Facebook and the Children’s Online Privacy Protection Act
The 1998 Children’s Online Privacy Protection Act (COPPA), in a bid to protect the privacy and safety of younger netizens, requires that minors aged 13 or younger gain explicit parental consent to access commercial websites. Many sites such as Facebook and YouTube, however, have chosen to avoid any potential conflicts with the law by banning such younger visitors altogether, though this restriction is easily circumvented during the registration process. To what extent is COPPA circumvented on Facebook, and by whom — parents or children?
More than three-quarters (76%) of parents surveyed reported that their child joined Facebook when she was younger than 13, the minimum age in the site’s terms of service.
Parents have become more actively involved in assisting their children sign up for Facebook access, and at younger ages. For instance, 2008, parents assisted their 11-year-old children to access Facebook 47% of the time, while in 2010, parents assisted their 9-year-old children 78% of the time.
Only 53% of parents said they were aware that Facebook has a minimum signup age; 35% of these parents believe that the minimum age is a site recommendation (not a condition of site use), or thought the signup age was 16 or 18, and not 13.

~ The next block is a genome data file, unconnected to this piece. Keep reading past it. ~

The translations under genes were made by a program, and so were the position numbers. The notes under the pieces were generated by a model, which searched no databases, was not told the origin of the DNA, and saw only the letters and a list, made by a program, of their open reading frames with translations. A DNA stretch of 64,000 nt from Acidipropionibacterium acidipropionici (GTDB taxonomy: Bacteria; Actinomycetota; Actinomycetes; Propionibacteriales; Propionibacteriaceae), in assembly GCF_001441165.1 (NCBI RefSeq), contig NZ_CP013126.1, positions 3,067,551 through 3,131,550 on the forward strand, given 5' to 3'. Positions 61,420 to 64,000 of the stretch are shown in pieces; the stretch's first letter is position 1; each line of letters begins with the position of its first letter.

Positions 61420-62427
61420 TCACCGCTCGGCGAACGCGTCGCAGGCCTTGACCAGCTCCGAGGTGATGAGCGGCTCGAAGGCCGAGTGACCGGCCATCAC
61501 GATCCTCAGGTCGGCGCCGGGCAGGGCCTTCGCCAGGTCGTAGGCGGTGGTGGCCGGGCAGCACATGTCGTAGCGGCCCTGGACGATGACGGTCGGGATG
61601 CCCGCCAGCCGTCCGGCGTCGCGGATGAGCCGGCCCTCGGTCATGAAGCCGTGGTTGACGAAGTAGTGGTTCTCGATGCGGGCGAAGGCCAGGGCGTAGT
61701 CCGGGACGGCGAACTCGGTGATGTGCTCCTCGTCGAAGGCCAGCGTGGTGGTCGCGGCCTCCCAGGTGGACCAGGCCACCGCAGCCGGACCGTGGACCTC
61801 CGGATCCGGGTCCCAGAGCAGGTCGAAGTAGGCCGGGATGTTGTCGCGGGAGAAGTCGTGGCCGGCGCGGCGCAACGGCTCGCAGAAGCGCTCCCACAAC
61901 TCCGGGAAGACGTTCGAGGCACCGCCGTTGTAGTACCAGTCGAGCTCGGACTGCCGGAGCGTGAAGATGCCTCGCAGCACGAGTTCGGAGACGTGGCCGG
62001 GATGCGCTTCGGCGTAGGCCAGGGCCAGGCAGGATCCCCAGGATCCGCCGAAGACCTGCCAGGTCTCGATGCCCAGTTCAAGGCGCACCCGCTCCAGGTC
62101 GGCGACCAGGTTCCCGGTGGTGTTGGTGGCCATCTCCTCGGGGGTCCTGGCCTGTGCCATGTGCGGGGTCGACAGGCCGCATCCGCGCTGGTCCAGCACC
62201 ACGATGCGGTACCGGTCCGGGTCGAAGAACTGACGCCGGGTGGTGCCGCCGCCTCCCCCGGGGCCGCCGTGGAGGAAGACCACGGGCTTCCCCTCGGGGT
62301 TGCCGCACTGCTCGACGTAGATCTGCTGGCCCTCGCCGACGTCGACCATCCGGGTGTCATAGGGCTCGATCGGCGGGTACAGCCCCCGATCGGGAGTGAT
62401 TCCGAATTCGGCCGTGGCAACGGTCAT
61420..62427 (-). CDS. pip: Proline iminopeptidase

Eighty-nine percent of parents approve of a minimum age for Facebook participation; however, suggestions for an appropriate minimum age range from 11 to 18.
Additionally, 78% of parents think it is acceptable for their child to violate minimum age restrictions on online services. Reasons given for violating Facebook terms of service include facilitating communications with parents, other family members, and friends, the educational value of using the program, and the sense that parents, not legislators or software, should have the final say on what software children have access too, and when.
The researchers conclude, “The online industry’s response to COPPA’s under-13 rule and verifiable parental consent model is largely proving incompatible, and at times, antithetical to many parents’ ideas of how to help their children navigate the online world.”